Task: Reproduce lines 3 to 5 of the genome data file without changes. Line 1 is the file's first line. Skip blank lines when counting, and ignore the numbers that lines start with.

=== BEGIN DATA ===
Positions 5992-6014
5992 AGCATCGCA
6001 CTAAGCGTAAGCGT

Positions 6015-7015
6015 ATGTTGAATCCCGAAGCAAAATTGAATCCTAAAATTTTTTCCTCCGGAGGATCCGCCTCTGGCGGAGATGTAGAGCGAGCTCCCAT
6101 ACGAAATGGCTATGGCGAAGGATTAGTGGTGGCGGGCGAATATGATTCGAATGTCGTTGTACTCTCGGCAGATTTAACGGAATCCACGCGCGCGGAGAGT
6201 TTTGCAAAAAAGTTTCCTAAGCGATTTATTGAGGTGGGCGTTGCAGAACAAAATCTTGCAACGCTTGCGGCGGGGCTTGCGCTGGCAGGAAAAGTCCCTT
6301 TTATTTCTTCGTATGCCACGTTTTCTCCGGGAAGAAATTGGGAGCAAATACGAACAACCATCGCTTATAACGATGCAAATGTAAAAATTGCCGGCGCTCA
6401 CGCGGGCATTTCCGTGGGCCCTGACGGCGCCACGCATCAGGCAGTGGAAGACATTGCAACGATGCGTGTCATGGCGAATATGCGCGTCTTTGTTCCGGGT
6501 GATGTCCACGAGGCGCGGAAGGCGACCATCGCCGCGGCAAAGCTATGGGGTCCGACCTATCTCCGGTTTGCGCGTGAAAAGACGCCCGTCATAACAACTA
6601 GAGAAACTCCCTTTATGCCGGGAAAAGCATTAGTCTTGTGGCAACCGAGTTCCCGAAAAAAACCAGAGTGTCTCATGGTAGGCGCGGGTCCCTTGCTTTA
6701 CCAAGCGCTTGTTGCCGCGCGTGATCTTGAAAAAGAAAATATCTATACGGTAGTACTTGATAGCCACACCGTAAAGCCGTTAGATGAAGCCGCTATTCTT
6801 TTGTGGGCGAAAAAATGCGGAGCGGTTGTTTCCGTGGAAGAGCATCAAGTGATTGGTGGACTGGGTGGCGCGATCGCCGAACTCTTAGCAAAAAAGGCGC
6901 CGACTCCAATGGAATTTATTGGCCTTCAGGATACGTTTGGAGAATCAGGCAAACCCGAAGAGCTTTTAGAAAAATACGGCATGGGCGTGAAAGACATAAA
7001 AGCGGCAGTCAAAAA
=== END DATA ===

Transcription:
6001 CTAAGCGTAAGCGT

Positions 6015-7015
6015 ATGTTGAATCCCGAAGCAAAATTGAATCCTAAAATTTTTTCCTCCGGAGGATCCGCCTCTGGCGGAGATGTAGAGCGAGCTCCCAT